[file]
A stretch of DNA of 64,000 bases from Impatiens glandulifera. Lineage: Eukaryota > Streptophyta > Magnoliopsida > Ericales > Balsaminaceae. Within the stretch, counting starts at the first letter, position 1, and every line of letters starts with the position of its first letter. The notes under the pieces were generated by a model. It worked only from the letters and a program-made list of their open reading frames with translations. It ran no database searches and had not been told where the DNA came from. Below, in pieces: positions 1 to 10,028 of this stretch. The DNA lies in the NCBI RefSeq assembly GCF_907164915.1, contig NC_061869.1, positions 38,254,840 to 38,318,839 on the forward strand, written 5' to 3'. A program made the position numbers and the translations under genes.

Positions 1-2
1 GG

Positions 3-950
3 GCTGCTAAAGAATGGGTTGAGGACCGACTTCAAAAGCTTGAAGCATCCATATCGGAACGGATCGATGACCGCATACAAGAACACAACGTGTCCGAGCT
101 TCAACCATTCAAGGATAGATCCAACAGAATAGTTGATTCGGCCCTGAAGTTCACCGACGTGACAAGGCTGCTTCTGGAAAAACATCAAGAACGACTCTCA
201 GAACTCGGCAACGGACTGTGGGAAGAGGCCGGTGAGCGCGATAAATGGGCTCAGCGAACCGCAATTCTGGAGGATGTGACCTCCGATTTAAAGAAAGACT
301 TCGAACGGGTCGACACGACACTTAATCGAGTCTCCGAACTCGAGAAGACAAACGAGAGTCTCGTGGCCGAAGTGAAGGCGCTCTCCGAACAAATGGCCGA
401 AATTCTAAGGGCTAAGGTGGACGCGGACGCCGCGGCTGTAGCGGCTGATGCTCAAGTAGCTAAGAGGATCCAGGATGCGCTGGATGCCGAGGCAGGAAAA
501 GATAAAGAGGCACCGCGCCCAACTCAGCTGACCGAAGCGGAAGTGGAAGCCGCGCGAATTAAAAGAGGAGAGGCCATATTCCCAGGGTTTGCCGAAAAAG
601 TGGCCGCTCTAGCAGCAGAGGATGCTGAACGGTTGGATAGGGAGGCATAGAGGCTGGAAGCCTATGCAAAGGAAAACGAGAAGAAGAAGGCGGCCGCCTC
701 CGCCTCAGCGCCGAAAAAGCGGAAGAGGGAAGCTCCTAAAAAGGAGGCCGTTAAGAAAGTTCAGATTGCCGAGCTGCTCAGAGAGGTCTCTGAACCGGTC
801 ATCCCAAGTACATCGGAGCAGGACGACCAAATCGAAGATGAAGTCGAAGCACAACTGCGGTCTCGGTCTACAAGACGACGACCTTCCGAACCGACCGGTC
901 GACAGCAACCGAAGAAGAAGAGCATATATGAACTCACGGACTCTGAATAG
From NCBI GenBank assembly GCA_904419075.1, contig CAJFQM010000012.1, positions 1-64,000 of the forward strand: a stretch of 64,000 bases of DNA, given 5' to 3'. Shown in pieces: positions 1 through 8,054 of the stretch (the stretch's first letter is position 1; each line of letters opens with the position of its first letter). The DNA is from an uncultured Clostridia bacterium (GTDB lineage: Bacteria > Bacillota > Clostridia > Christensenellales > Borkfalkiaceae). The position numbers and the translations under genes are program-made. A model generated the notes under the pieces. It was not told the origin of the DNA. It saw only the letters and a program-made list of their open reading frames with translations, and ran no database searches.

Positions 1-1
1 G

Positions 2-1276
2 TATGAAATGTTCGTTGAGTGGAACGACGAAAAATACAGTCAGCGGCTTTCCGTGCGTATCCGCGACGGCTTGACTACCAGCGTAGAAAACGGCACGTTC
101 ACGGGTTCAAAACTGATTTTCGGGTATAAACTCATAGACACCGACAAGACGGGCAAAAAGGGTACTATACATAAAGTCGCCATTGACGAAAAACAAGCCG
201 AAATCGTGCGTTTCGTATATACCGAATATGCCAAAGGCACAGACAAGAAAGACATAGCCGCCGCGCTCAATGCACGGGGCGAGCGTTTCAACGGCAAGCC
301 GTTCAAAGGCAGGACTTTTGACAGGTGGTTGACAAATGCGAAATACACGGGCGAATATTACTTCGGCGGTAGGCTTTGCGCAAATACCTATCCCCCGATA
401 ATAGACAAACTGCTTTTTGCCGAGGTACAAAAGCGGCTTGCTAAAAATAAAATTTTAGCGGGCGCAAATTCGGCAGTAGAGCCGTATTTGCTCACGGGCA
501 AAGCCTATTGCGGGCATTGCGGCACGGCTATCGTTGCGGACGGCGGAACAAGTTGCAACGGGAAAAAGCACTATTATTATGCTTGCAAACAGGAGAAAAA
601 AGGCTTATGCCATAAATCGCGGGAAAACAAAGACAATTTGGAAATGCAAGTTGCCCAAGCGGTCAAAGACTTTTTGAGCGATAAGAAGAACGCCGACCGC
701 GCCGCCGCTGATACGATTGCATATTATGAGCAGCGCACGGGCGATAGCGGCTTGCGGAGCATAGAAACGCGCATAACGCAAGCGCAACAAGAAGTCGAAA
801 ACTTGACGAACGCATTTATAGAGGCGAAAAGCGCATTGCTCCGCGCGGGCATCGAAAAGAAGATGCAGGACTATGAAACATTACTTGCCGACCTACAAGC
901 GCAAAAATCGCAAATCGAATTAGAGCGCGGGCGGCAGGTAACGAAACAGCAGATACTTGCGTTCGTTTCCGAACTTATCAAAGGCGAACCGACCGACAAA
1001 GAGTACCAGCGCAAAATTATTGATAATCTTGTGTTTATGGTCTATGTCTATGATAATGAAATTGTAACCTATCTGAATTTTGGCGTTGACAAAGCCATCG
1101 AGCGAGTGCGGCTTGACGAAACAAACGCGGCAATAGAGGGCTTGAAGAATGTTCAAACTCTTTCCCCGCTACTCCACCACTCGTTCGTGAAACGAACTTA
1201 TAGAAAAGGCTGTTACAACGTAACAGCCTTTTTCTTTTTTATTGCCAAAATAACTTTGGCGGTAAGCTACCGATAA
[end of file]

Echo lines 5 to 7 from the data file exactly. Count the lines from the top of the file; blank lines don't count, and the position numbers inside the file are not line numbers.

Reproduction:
3 GCTGCTAAAGAATGGGTTGAGGACCGACTTCAAAAGCTTGAAGCATCCATATCGGAACGGATCGATGACCGCATACAAGAACACAACGTGTCCGAGCT
101 TCAACCATTCAAGGATAGATCCAACAGAATAGTTGATTCGGCCCTGAAGTTCACCGACGTGACAAGGCTGCTTCTGGAAAAACATCAAGAACGACTCTCA
201 GAACTCGGCAACGGACTGTGGGAAGAGGCCGGTGAGCGCGATAAATGGGCTCAGCGAACCGCAATTCTGGAGGATGTGACCTCCGATTTAAAGAAAGACT